Should Students Study?/Chapter III
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The students have given us their own word for it that College Life is more important that college studies; but Professor Gayley of the University of California calls this worshiping the idol of Incidental Issues. "As if character were worth anything without mind, and were any other, as President Wilson has wisely said, than the by-product of duty performed; or that the duty of a student were any other than to study. They accept the fallacy that the gauge of studentship is popularity, and that popularity during academic years is to be won by hasty achievement and the babbling strenuous life, by allegiance to a perverted image of the Alma Mater, by gregariousness, by playing at citizenship. Of this popularity the outward and visible index is mundane prominence and the lightly proffered laurel of the campus."
President Hyde further expressed the common idea of college teachers when he said, in an address to freshmen: "Put your studies first; and that for three reasons: first, you will have a better time in college. Hard work is a necessary background for the enjoyment of everything else. Second, after the first three months you will stand better with your fellows. At first there will appear to be cheaper roads to distinction, but their cheapness is soon found out. Scholarship alone will not give you the highest standing with your fellows; but you will not get the highest respect without showing that you can do well something that is intellectually difficult. Third, your future career depends upon it."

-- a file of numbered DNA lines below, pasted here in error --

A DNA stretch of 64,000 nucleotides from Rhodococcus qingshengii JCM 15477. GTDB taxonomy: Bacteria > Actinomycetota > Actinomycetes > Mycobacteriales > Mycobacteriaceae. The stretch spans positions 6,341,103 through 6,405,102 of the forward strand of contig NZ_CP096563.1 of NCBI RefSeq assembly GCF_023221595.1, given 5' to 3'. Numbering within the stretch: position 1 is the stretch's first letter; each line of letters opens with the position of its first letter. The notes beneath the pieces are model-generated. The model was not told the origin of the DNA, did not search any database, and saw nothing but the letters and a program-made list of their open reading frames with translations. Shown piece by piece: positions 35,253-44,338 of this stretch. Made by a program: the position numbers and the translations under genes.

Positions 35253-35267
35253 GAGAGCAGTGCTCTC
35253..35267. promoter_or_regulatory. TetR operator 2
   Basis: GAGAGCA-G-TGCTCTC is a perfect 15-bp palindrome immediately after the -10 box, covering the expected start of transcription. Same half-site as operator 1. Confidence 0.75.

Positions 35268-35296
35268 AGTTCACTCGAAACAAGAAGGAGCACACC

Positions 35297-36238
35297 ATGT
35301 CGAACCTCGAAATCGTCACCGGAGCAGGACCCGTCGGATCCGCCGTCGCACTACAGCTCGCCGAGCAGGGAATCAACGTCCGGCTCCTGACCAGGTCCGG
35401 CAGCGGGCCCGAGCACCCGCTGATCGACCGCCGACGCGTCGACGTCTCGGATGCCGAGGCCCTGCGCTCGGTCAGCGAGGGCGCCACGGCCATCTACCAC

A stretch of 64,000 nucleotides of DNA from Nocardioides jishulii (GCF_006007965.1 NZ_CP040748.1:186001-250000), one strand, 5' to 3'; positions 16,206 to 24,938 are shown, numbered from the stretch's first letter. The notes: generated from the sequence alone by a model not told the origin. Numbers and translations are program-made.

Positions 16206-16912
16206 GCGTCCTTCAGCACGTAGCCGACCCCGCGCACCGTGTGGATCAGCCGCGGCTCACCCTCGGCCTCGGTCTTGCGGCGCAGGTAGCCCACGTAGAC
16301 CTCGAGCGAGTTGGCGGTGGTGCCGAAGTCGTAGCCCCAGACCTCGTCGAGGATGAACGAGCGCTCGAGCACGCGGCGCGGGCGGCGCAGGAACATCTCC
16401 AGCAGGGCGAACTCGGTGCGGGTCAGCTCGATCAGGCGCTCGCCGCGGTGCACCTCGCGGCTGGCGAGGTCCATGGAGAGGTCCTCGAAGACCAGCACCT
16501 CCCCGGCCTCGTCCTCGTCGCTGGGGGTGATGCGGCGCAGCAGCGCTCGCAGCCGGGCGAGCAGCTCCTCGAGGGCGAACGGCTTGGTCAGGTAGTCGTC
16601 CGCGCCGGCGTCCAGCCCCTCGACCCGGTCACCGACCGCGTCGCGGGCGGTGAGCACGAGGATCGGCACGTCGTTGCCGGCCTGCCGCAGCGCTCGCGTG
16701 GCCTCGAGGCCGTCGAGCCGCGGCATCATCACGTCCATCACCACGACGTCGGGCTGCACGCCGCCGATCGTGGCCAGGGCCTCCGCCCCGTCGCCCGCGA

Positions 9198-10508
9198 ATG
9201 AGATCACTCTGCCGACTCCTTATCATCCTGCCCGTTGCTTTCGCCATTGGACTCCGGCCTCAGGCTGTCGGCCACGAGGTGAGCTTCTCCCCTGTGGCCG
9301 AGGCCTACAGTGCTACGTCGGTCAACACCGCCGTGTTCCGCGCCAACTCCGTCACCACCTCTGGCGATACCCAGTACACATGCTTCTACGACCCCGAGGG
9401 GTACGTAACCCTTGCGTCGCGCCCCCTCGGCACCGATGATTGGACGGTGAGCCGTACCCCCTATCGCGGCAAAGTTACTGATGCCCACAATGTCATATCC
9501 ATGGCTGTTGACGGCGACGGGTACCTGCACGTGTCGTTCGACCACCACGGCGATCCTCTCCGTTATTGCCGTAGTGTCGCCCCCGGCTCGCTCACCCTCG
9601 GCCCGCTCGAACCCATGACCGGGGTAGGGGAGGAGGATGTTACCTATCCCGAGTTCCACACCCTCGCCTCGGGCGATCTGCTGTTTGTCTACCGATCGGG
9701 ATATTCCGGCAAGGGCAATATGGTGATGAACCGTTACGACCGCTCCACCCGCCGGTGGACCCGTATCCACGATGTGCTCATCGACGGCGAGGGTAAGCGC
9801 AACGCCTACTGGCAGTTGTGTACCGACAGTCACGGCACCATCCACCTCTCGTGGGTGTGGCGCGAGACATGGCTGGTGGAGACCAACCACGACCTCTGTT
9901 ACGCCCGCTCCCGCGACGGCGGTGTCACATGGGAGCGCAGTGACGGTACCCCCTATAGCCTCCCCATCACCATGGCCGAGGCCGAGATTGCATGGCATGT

But how does your future career really depend upon it? That question may well be answered by college faculties with something more than their opinions. On this subject teachers are regarded as prejudices authorities. They are supposed to believe in the importance of their own jobs. They may exhort students to study on the ground that success in undergraduate studentship leads to the kind of achievement that men desire in the life beyond Commencement. But boys think they know better.
Is high scholarship worth the effort? In other words, have colleges devised courses of study which bear any relation to the probable careers of students? Is there any evidence that a man who attains high marks is more likely to achieve success after graduation than a man who is content with passing marks?
If there is any such connection between success in studies and success in life, it should be possible to measure it by approved statistical methods, and thus arrive at conclusions of more value as guidance to the undergraduate than the opinion of any man. Both the professor and the sport are in danger of arguing from exceptional instances — each is likely to find striking cases in proof of his preconceived notions; each is inclined to scorn the opinion of the other.
But conclusions drawn from large numbers of cases, not subject to invalidating processes of selection, and employing terms that are adequately defined for the purpose at hand, must command the respect of all men. If such conclusions do not support the contention that it pays to study, there is something radically wrong with the professor's part of college affairs; different kinds of academic achievement should receive different academic distinction and new tests should be devised. If, on the other hand, present standards for rating students predict their future success with any degree of accuracy, the facts should be discovered and used everywhere to combat the prevalent undergraduate opinion. Whatever the outcome of such studies, we should have them in larger numbers, in many places, protected by every safeguard of scientific method. We may well ask, first, whether promise in the studies of one period becomes performance in the studies of a later period.